Increased global efforts to combat trafficking often provide a pretext to crack down on sex workers, human rights groups say.
“Raid and rescue” operations by the police and charities often use laws related to migrant workers and trafficking to fine, detain, prosecute and deport sex workers, said Liz Hilton at Empower Foundation.
“The authorities justify the raids saying there is trafficking, but most sex workers in Thailand are in it because it pays more than many other jobs that are accessible to them,” she told the Thomson Reuters Foundation.
“These women have families to support; legalising sex work would mean they can work with dignity, and without judgment or fear,” she said.
The majority of sex workers are women, who can earn between two and 10 times the daily minimum wage – which is 325 baht in Bangkok – according to Empower Foundation.
A government official said the raids are meant to check trafficking of migrants and underage prostitution and that authorities have provided sex workers with healthcare and vocational training.
“We have discussed legalising prostitution, but it is not an option, as we do not want to be seen as encouraging it,” said Pornsom Paopramot, inspector general at the social development ministry.
“We want to send out the message that sex tourism is not something that we want to be known for. Legalising prostitution will not back that message,” she said.
Legalising prostitution could reduce the stigma that sex workers are “deviant and immoral”, improve their work conditions and help combat trafficking, said Borislav Gerasimov, an expert with the Global Alliance Against Traffic in
Thailand is a source, transit and destination country for trafficking, with an estimated 610,000 people living in conditions of modern slavery, according to the Global Slavery Index 2018 by charity Walk Free Foundation.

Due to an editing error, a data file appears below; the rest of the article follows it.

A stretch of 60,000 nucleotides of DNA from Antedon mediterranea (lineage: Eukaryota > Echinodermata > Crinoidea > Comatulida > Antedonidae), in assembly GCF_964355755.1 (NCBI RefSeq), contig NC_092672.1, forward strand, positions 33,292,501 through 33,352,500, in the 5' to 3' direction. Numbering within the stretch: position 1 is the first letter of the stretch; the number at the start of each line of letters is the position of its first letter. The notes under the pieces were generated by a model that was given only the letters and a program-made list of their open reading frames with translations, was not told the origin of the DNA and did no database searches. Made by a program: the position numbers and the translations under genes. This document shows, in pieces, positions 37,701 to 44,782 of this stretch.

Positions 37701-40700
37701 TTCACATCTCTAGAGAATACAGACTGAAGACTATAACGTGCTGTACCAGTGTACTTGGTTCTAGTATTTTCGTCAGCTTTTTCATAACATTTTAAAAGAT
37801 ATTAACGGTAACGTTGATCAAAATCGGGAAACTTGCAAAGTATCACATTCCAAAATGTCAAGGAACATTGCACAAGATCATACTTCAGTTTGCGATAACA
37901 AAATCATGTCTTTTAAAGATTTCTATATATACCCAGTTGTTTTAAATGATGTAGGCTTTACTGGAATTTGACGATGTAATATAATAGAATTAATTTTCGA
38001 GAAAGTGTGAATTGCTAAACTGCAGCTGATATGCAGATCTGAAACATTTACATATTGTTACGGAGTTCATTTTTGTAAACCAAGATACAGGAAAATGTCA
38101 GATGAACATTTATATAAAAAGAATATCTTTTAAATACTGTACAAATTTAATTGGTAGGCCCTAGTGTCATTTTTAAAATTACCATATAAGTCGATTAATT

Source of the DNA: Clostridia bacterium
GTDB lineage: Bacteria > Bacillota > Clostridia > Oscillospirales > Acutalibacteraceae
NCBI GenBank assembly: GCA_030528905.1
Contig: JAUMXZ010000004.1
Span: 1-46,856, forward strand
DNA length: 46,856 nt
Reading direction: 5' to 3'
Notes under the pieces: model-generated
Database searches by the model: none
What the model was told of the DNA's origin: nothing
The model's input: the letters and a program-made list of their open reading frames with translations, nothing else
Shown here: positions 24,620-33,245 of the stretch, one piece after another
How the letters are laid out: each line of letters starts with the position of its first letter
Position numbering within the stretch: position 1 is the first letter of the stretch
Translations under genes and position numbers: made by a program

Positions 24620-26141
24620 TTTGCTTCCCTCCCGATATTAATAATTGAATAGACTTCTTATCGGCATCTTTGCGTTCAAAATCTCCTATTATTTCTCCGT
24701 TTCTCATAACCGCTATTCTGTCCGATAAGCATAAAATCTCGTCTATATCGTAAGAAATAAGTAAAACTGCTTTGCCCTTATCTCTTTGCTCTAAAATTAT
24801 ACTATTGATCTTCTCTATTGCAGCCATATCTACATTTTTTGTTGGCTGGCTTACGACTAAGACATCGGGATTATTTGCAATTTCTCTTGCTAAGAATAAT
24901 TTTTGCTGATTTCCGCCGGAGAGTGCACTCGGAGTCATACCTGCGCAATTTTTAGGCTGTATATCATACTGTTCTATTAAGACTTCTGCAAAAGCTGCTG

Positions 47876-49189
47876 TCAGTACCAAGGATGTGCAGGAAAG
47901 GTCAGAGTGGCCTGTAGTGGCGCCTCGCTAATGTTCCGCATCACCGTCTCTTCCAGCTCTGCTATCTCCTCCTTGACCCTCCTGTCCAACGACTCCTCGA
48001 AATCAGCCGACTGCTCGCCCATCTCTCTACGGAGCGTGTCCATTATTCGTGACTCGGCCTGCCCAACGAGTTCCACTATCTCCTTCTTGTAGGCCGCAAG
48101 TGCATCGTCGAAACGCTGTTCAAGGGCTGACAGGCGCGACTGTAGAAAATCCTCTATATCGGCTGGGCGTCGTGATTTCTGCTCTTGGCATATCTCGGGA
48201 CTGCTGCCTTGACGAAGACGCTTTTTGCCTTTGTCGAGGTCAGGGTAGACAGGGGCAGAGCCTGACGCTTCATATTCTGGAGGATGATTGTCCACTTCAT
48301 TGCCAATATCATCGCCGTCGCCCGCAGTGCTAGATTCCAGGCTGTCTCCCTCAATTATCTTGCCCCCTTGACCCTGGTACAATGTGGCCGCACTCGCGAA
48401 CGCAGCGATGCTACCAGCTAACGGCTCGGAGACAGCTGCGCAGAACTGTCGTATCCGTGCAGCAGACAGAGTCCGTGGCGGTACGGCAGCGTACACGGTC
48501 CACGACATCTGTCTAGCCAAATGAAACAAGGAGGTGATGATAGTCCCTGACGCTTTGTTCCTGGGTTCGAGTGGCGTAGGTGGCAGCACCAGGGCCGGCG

The U.S. State Department recognised Thailand’s “significant efforts” to eliminate trafficking with a new task force, and more prosecutions and convictions, by upgrading it to Tier 2 in its latest Trafficking in Persons report.
But while human trafficking is prevalent in industries such as fishing, the government’s pursuit of sex workers is keeping it from better protecting them, said Anna Olsen at the International Labour Organization (ILO) in Bangkok.
“Trafficking for the purpose of sexual exploitation is a serious issue, but it is distinct from sex work,” she said.
“The conflation of the two fails to recognise that working in the sex industry is a practical decision for many.” The general election in March saw several LGBT+ candidates promising to decriminalise sex work.
The women at Can Do Bar are hopeful, said Ping Pong, a founder member of Empower Foundation.
“When we started, we were told, ‘You are sex workers – you can’t get social security, you can’t get time off.’ But we did,” she said.
“We are not going to sit around waiting for someone else to do things for us. There is a new government now, and we are ready to knock on the new labour minister’s door,” she said.